Story of Pahasara

Pahasara was diagnosed with severe acute malnutrition when he was just 3 months old. “I thought he was disabled,” his mother, Sumitra, (34) recalls. “He didn’t have the energy of a normal baby. He would hardly even move.” Pahasara’s growth failed to increase in the ensuing months, despite breastfeeding him exclusively, so at 6 months she introduced him to solid food, hoping he would gain weight. Despite her best efforts, however, this led to a reduction in his weight and a decline in his health. “His stomach became bloated. He was constipated, lethargic and he didn’t want to eat,” remembers Mum. At six months of age, Pahasara weighed a mere 5.5 pounds.

Compounding the problems at home, around this time Pahasara’s father left home, leaving Sumitra to provide for him, his older sister, Shehani (14), and her elderly father solely on her wages as an agricultural day labourer. After another six months, a horrific economic crisis began throughout the country. Food prices skyrocketed while available work dwindled. All the while, Pahasara got weaker and would sleep all day. “I was fearing the worst because Pahasara looked so bad. He was so thin. I was very scared. I didn’t know what was happening. The midwife told me I had to get his weight to healthy levels, but I couldn’t afford to buy the food he needed. I was caring for my elderly father and trying to educate my daughter at the same time. I couldn’t afford to do more.” At one point, Pahasara was admitted to the hospital and spent several days there, eventually being discharged with some vitamin supplements to take home.

It was around this time that Sumitra and Pahasara were invited to a meeting for all mothers with children aged 0-5 in the community. There, a lead mother with ChildFund’s Community Response Hubs initiative discussed how they were beginning a programme in the area that would help families have healthier children amid the current economic crisis. “I really wanted to see what this was all about, because I thought it could really help Pahasara. I thought, ‘Maybe he can be healthy at last.’ I told them that day I wanted to be part of the programme.”

As the first step, Sumitra was paired with a lead mother in the community named Sachini. Lead mothers are trained by ChildFund to walk alongside and guide other mothers in the community, ensuring the children they raise are growing and developing properly. At the same time, Pahasara began to receive meals at the community kitchen. Here, lead mothers and volunteers cook a large, healthy and well-balanced meal for young children in the community three times a week, with the mothers and volunteers supplying the labour while ChildFund supplies the food and equipment. Other children and family members are also served if food supplies are adequate. As a volunteer cook at the community kitchen once a week, Sumitra learned from Sachini how to cook healthy, affordable meals that Pahasara would like with ingredients that are found locally. “My son is a picky eater,” says Sumitra. “But I learned how to make healthy food that he enjoys eating. His favourite food is rice with moringa leaf, potatoes and green chilies.”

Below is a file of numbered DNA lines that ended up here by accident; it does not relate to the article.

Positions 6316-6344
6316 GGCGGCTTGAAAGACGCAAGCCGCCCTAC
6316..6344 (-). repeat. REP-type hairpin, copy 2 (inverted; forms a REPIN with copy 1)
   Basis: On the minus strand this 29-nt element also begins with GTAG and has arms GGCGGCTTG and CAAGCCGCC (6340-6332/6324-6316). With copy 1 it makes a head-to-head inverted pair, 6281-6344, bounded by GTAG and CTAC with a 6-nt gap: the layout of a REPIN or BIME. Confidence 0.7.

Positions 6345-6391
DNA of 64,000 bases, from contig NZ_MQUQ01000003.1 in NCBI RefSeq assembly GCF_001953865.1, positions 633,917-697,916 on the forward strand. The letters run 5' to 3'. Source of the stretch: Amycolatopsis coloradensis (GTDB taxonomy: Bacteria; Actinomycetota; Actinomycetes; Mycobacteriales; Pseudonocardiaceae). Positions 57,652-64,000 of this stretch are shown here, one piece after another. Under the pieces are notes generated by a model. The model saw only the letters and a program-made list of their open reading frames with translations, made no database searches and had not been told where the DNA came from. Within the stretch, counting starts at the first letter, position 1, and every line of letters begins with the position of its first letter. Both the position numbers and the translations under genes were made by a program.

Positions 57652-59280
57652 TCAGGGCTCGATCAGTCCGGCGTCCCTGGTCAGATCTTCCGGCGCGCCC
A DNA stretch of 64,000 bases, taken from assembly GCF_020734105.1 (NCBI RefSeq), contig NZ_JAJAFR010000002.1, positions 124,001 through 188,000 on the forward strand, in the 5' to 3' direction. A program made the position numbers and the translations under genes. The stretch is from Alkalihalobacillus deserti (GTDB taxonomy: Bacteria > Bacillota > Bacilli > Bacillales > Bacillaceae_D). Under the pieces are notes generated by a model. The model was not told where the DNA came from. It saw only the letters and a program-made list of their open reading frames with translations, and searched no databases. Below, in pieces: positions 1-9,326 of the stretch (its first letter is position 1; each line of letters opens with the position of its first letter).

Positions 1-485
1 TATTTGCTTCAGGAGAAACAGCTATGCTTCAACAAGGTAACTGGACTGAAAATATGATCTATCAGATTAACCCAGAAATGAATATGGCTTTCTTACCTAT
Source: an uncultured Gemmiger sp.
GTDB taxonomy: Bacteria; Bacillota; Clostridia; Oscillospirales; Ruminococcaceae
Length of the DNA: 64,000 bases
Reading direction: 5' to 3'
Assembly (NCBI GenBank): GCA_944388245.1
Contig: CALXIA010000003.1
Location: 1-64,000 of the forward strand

As part of the Community Responsive Hub initiative, Sumitra now attends regular group play activities with other mothers and children in the community, helping to stimulate Pahasara both physically and socially. She receives a monthly visit at home by her lead mother to assess his developmental milestones and physical growth. Perhaps most crucially, Sumitra was given seeds, equipment and training to establish a healthy backyard garden where today she grows peanuts, papaya, potatoes, greens, lentils, and moringa leaf.

Now at 2 years old, Pahasara is up to 23 pounds in weight. He has shown steady improvement but is still slightly below his target weight, charting in the orange “needs improvement” section of his growth chart. Recently, the heath centre said he could stop taking vitamin supplements. “I’ve cried so many times. I’m so thankful he’s recovering,” says Mum. “I kept on doing the best I could. The last time they weighed him, I was so happy I almost cried. He was SO close to green for the first time. I’m trying my best so the next time he’ll be in the green.”

Today, he is happy and active. It gives me such joy to see him like this. I feel like he might become an athlete one day, he loves running around so much. He’s even learning to ride a tricycle. He loves playing ball with his sister.”